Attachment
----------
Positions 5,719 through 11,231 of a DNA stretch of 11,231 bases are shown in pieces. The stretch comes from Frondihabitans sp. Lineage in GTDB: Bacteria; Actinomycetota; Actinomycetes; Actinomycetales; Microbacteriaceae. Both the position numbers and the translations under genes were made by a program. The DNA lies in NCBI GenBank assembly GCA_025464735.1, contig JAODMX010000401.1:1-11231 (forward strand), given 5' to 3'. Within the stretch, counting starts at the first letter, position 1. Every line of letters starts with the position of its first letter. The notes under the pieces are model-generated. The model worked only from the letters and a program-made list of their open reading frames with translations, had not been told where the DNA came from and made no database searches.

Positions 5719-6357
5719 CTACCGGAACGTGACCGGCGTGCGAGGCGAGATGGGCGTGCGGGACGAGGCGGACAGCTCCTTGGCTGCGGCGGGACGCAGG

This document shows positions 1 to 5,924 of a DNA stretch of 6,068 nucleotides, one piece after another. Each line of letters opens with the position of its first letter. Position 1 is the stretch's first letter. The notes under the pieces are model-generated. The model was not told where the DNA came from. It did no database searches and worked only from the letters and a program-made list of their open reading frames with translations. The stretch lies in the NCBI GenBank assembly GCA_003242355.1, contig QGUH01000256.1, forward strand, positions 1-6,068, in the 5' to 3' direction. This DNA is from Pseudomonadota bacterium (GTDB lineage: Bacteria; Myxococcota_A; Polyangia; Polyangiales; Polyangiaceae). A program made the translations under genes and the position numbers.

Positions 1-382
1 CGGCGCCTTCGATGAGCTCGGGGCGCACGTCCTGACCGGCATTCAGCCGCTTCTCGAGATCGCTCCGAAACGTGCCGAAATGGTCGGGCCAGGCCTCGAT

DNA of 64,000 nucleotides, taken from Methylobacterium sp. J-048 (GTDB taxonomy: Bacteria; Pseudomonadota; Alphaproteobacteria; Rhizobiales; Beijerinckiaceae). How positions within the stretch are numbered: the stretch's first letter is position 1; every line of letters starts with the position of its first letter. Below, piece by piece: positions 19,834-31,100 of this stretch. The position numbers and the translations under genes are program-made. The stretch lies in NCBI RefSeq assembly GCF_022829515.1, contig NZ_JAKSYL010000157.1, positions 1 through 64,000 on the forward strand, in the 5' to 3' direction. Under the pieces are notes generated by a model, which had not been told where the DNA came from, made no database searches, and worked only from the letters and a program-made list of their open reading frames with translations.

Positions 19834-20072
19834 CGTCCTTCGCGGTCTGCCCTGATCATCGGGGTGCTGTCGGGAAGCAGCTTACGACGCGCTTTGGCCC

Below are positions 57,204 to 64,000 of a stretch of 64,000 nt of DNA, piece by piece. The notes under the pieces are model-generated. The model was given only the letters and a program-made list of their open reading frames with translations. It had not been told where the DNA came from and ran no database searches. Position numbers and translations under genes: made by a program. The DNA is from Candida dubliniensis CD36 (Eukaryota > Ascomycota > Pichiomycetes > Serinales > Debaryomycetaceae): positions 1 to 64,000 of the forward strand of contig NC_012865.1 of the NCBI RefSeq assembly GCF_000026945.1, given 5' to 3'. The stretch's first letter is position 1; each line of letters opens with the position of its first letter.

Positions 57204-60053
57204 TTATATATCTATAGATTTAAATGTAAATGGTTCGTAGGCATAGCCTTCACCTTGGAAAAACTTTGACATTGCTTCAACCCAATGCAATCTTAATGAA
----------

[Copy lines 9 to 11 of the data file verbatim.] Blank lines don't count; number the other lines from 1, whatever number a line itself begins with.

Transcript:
19834 CGTCCTTCGCGGTCTGCCCTGATCATCGGGGTGCTGTCGGGAAGCAGCTTACGACGCGCTTTGGCCC

Below are positions 57,204 to 64,000 of a stretch of 64,000 nt of DNA, piece by piece. The notes under the pieces are model-generated. The model was given only the letters and a program-made list of their open reading frames with translations. It had not been told where the DNA came from and ran no database searches. Position numbers and translations under genes: made by a program. The DNA is from Candida dubliniensis CD36 (Eukaryota > Ascomycota > Pichiomycetes > Serinales > Debaryomycetaceae): positions 1 to 64,000 of the forward strand of contig NC_012865.1 of the NCBI RefSeq assembly GCF_000026945.1, given 5' to 3'. The stretch's first letter is position 1; each line of letters opens with the position of its first letter.

Positions 57204-60053